Document Type


Date of Award



Medical care, United States, Mathematical models

Degree Name

Doctor of Philosophy (PhD)



First Advisor

E. Odgers Olsen

Second Advisor

Ronald Britto

Third Advisor

Clifford Kern


This dissertation intends to examine the inconsistency prevailing in the health economics literature between theoretical predictions and empirical findings concerning the role of education in the determination of health care services. Starting from the premise that the household’s stock of health capital is a nondurable commodity which depreciates over time; that it can be augmented by investment; that the household production function for gross investment in health capital stock is homogeneous of degree one in both inputs of health care services and health care time; that a ‘factor-neutral’ education enters the production function of the household as an environmental variable in that it acts much like technological change in altering the productivity of the households in their nonmarket activities; and that the demand for health capital stock is inelastic with respect to the marginal product of health capital stock in the supply of healthy days, the theory predicts a negative impact of education on the demand for health care services while the empirical findings confirm a positive incidence of education on the demand for health care services.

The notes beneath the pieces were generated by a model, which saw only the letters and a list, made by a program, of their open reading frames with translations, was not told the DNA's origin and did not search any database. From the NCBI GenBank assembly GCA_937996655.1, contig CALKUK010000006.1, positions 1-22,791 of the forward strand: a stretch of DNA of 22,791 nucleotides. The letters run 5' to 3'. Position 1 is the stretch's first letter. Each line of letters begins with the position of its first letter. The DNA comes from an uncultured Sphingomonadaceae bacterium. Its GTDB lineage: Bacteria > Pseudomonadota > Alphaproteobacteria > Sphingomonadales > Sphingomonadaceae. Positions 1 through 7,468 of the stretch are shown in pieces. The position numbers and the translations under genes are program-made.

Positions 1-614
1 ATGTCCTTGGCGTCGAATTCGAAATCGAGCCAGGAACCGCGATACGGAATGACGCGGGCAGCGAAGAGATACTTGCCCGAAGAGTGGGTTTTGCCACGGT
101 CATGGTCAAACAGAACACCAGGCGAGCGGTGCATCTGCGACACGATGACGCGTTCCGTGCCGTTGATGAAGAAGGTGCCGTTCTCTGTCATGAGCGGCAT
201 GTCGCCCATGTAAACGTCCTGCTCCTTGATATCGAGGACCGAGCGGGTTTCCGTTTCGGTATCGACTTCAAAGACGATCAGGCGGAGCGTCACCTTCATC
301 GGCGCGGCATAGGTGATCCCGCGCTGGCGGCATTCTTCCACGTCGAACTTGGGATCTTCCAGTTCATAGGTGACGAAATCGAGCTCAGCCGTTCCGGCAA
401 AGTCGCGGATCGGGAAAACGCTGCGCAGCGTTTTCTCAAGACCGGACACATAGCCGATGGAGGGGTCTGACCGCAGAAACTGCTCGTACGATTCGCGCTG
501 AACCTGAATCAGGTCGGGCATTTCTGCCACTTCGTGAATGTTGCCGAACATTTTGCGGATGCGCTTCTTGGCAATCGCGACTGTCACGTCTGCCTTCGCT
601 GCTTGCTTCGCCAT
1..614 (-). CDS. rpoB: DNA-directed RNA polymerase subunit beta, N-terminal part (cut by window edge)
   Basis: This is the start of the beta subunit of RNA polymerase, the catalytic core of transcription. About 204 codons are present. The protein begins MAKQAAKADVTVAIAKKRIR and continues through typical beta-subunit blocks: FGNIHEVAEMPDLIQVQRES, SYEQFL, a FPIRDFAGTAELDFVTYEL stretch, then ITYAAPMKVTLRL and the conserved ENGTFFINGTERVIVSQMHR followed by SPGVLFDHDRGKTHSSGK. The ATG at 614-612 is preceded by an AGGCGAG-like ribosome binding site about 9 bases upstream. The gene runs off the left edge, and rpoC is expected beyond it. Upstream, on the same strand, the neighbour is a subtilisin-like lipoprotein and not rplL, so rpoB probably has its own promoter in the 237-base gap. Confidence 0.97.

There are basically two steps to examining this dilemma. The first consists in further investigating the assumptions of the theoretical investment model and studying the results which necessarily follow from a relaxation or alteration of these assumptions and determining the condition under which the theory would yield a positive correlation between education and the demand for health care while maintaining the assumption of inelastic demand for health stock. The second consists in a statistical analysis of the possible specification errors and violations of basic assumptions in the estimation of demand for health care services which could amount for the contradiction between theory and empirical verification.

The estimation of the household production function of healthy days, and the household production function of gross investment in health capital stock provides a test for the inelasticity of the demand for health capital stock schedule and to test for factor neutrality. Furthermore, the estimation of the household demand for health capital stock and demand for health care services was necessary to derive reasonable elasticities of money and time prices, and education and age elasticities. The reliability of these estimates was aided by two factors. Data from 2,699 households in five counties in New York and Pennsylvania states was used, and alternative specifications of the demand functions were estimated that demonstrated the consistency of the coefficients of time prices, money prices, education, age and other economic and demographic variables with the theoretical predictions.

Calculating the production and demand functions of the households brought to the fore the crucial importance of insurance and time prices and the relevance of education in the demand for dental care.

Chiefly, it is noted that the more educated households have a higher demand for dental care services, and that education in dental care biased while education played no meaningful role in the determination of demand for physician care services. It is also noted that time and money prices are relevant rationing devices in the determination of demand for dental and physician care services.

Included in

Economics Commons